Lafarge Cement boost rail delivery service

Lafarge Cement have taken delivery of 48 bespoke, ‘environmentally-focused’ rail wagons for their Hope Works, in Derbyshire, as part of a £15 million rail expansion programme to supply builders merchants in the south east.

Lafarge Cement boost rail delivery service

The wagons will be used to extend the company’s rail distribution operations for transporting cement to the south east following the end of clinker production at the Northfleet Works in Kent earlier this year. The development means that, each year, Lafarge will be able to replace 50,000 long distance lorry journeys in the UK by rail freight, using their network of 10 rail connected depots to provide ‘short-hop’ lorry journeys to final destinations.

The move is being supported by improvements at the West Thurrock depot, where new rail sidings were installed as well as discharging and loading equipment. Much of the product received by West Thurrock will be packed in waterproof plastic packaging that can reduce product wastage by over 10%, bringing cost and environmental benefits.

In addition to increasing the amount of cement moved by rail from Hope to around 1 million tonnes each year, the new rail wagons have been developed with up-to-date technology to reduce noise and impact on the surrounding environment. Taking product out by rail will replace an estimated 6,800 lorry loads around the Hope Valley, with only one additional train journey a week required to carry the extra tonnage.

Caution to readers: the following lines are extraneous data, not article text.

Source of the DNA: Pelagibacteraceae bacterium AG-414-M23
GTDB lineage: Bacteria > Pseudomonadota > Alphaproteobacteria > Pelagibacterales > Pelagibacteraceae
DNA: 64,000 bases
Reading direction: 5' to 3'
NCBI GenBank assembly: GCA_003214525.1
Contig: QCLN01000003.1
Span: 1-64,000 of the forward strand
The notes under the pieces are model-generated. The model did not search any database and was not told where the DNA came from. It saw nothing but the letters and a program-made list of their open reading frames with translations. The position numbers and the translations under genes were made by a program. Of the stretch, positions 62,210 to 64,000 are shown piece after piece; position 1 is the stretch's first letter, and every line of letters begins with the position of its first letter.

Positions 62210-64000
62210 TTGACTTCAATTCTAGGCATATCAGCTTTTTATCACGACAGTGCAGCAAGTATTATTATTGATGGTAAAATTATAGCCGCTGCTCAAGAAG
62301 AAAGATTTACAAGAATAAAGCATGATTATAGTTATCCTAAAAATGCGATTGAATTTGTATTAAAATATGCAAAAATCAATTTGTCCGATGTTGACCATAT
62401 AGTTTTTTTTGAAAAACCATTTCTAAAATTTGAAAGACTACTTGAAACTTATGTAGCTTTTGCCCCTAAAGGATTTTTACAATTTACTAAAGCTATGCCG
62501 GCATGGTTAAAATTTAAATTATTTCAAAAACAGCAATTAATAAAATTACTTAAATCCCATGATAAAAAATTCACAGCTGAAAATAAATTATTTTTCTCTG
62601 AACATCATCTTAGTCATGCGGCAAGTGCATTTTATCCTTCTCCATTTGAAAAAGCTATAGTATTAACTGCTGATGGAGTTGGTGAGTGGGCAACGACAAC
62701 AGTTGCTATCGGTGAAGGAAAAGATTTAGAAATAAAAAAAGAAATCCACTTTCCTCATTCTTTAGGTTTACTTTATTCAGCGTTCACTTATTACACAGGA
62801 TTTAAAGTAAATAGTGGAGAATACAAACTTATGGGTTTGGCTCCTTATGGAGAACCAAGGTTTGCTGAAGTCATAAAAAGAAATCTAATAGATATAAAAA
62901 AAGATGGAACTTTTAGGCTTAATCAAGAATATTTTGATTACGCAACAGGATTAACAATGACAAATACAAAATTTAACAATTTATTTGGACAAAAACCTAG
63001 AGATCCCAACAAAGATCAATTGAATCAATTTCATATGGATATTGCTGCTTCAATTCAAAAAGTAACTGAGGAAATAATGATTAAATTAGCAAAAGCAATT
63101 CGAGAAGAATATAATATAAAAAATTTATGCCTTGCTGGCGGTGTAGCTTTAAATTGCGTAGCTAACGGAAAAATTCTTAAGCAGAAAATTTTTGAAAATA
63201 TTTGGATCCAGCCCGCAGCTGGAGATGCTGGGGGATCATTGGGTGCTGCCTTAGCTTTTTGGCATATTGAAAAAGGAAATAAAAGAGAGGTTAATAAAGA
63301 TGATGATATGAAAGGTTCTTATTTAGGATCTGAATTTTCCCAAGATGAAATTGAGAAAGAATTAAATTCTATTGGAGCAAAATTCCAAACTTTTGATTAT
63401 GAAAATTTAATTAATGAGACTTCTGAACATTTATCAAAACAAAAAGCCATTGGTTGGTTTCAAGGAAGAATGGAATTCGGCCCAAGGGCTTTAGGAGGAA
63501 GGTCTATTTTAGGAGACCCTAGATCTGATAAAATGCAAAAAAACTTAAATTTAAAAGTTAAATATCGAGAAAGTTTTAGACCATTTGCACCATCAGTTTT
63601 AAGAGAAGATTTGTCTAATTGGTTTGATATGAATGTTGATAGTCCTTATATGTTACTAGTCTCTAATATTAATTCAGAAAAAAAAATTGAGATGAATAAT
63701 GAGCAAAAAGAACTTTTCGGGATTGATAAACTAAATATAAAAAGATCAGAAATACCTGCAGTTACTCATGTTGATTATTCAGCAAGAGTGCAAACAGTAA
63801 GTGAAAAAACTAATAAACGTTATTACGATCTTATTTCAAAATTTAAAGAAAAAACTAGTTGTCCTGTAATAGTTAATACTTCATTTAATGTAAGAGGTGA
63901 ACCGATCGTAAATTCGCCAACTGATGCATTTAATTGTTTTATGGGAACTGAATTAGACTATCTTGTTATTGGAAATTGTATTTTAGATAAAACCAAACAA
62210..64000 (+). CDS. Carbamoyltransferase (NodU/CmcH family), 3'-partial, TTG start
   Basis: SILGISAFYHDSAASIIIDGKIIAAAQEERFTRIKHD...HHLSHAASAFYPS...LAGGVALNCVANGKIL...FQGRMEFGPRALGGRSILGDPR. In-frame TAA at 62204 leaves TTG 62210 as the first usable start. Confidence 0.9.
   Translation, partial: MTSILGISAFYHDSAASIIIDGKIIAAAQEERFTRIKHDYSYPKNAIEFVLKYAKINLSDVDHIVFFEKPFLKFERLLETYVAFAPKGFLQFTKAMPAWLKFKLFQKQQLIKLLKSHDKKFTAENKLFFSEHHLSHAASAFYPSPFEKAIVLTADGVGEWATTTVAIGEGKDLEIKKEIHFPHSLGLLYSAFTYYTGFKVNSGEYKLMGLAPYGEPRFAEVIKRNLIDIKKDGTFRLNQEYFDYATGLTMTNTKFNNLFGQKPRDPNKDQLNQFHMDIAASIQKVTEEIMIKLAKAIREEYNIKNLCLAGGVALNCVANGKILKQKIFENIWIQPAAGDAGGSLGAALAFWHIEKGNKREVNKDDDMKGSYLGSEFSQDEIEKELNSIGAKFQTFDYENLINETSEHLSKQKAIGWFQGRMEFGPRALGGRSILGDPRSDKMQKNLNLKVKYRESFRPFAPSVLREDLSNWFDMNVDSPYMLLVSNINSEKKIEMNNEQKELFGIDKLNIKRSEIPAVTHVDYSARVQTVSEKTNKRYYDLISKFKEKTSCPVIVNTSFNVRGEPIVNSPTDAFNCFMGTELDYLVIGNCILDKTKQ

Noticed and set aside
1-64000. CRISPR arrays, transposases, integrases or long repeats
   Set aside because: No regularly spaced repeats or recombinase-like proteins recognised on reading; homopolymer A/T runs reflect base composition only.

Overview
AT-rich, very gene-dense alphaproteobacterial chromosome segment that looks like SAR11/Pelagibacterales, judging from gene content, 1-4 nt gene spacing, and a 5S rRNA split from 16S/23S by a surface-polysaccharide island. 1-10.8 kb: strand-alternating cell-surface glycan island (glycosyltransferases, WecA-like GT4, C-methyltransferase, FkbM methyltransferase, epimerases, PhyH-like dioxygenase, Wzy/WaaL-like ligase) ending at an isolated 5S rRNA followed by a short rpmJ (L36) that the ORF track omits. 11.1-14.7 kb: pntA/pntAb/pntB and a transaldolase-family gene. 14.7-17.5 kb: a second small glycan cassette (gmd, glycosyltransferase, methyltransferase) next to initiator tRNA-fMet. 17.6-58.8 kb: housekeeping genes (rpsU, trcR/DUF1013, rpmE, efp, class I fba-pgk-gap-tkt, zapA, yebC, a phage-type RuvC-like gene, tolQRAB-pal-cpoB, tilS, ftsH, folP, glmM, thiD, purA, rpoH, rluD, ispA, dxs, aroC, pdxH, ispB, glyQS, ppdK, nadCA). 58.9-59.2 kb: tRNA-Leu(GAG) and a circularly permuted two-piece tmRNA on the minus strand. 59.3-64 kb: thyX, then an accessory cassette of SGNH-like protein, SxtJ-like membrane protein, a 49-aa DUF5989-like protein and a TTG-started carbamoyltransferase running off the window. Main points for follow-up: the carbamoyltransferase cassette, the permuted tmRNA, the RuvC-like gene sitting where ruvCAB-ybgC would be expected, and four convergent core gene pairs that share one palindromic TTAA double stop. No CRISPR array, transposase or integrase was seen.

The new stock is able to carry over double the load (nearly 80 tonnes) of the 320 existing wagons in the Lafarge UK fleet. Their prime role will be carrying cement in 22-wagon loads from Hope Works to depots in the south east, although their increased capacity means that over 100 fewer train journeys are required, offering further environmental benefits.

Dave Burley, Lafarge’s supply and distribution director says: “The arrival of these new wagons marks a significant landmark for two of Lafarge Cement business priorities. It is the final piece of the jigsaw for our major project to supply the south east, enabling us to ensure the reliability of supply to our customers in this busy market, following the end of clinker-making at Northfleet. The development also demonstrates our commitment to a more sustainable supply chain network, reducing CO2 emissions from transport and removing vehicle movements from UK roads.”

About Fiona Russell-Horne

Group Managing Editor across the BMJ portfolio.

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